Contemplative practices for laypeople?
#30
I PMed this to the OPer when I wasn't allowed to post to this forum, but now that I can, I'm posting my response here, just in case anyone else finds it useful:

I think your interest in contemplative prayer is obviously a good thing, but be careful that you don't go straight for the heavy stuff. We need to take baby steps in the spiritual life.

First of all, do you have familiarity with what is typically called "mental prayer" or "meditation"? Contemplation differs from these because contemplation is something that typically comes into play when one has already made significant advancements in the spiritual life. In contemplation, God calls you to prayer and speaks to you, when and where He wants to. It is a more passive form of prayer than vocal prayer or mental prayer.

But it's important to learn to walk first. Explore mental prayer if you haven't already. Employing a time-tested method would be wise. For example, you might employ the Ignatian method, which, in short, involves taking a few minutes to put yourself in the presence of God, making some bodily sign of submission to God (such as touching one's forehead to the ground), meditating on a specific theme or image, envisioning how you will apply the fruits of this meditation in your life, making resolution to change one's life accordingly, and finally thanking God for the wisdom He has shown you in prayer. The Spiritual Exercises can provide you with a more in-depth instruction.

You might also employ the ancient Benedictine method of lectio divina ("divine reading"). Put simply, this is a prayerful, meditative reading of the Scriptures. The key here is to read very slowly and deliberately, and taking breaks as long as necessary whenever you feel that God wants you to concentrate on a particular passage. I'm sorry that I can't recommend a particular commentary on lectio divina, but I know there are plenty out there.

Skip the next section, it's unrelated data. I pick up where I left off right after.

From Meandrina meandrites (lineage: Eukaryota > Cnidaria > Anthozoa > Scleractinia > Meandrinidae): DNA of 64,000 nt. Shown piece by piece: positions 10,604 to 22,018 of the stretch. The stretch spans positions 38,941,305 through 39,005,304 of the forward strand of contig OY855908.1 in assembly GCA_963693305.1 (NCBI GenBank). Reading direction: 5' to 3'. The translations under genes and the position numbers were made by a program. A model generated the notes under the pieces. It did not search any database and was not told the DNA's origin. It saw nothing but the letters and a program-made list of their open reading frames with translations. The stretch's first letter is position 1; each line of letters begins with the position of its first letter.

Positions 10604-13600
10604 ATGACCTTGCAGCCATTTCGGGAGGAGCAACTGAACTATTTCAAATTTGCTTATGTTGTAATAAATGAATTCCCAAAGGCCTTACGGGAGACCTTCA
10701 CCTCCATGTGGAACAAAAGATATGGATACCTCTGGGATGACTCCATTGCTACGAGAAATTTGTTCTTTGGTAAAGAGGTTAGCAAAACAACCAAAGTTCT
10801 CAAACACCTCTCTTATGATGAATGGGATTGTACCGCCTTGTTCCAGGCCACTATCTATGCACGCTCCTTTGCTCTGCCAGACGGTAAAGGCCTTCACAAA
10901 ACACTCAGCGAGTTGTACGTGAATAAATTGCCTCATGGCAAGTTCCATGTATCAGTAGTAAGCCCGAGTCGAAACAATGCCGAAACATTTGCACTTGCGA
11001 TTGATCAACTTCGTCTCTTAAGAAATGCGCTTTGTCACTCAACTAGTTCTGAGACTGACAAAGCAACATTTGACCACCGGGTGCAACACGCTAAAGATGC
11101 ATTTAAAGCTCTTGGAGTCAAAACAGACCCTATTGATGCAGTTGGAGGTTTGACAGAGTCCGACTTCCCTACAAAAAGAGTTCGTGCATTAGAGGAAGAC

Some books I recommend for further guidance would be St. Francis de Sales "Introduction to the Devout Life" (which is written for lay people), "The Practice of the Presence of God" by Brother Lawrence, and, as others have recommended "The Imitation of Christ" by Thomas a Kempis.

When starting out with mental prayer, it's smart to start out small. Try 15 minutes to start. As you get the hang of it and become more comfortable with it, you may sense God calling you to stay with Him longer in prayer. Eventually, you may want to extend your meditations to 20-30 minutes. FYI, I've heard that traditional Discalced Carmelites make two hour-long meditations a day.

Hope this helps.
Reply


Messages In This Thread
Re: Contemplative practices for laypeople? - by rbjmartin - 07-25-2011, 06:06 PM



Users browsing this thread: 1 Guest(s)